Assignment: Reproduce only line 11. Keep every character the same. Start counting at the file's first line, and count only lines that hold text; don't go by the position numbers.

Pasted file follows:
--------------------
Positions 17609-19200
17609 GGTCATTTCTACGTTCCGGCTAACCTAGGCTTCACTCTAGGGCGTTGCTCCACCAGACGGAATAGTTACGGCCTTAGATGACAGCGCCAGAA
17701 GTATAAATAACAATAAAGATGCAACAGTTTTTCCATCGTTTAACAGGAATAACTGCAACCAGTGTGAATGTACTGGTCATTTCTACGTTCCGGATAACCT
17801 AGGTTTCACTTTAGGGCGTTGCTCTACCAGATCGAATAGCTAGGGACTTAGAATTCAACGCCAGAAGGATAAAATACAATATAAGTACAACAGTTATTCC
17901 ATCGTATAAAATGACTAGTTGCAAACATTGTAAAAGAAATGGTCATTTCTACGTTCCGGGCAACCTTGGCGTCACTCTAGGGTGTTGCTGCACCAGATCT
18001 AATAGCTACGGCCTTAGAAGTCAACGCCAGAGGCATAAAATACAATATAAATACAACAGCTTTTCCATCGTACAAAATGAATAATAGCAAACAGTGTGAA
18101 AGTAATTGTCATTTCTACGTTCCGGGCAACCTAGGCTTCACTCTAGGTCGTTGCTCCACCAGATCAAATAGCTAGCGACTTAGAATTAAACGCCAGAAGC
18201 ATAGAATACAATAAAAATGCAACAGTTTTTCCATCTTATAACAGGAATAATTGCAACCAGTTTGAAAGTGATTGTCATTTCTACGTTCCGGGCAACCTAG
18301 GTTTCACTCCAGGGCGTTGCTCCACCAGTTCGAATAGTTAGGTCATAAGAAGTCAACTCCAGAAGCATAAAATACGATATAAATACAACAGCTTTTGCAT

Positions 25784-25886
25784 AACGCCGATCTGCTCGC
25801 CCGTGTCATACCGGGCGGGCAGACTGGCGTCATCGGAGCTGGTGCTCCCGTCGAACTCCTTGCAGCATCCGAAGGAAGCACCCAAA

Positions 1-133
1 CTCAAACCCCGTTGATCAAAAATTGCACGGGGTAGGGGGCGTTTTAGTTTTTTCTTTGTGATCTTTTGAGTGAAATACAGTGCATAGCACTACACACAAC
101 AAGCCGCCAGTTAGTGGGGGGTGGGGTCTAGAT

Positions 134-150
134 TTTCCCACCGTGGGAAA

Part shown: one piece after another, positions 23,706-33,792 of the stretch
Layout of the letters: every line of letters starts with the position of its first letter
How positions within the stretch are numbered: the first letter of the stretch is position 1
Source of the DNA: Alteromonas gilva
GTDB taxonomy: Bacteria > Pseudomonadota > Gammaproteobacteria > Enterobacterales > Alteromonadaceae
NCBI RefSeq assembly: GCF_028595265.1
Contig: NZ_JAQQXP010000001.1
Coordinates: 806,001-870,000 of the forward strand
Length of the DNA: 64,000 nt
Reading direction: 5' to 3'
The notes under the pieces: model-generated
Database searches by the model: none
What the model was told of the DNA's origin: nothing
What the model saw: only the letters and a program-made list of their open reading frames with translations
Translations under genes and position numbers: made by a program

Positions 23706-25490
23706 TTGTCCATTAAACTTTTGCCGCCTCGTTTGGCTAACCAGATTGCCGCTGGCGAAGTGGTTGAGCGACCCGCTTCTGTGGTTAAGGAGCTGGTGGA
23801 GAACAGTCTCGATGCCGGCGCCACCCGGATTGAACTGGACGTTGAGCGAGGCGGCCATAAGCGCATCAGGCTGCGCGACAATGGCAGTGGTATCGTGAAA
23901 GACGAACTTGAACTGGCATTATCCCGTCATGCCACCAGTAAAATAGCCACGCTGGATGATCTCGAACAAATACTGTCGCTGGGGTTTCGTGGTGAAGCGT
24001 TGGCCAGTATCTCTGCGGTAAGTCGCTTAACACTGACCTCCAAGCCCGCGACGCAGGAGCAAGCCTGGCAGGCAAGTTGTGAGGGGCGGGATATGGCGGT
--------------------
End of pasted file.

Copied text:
25784 AACGCCGATCTGCTCGC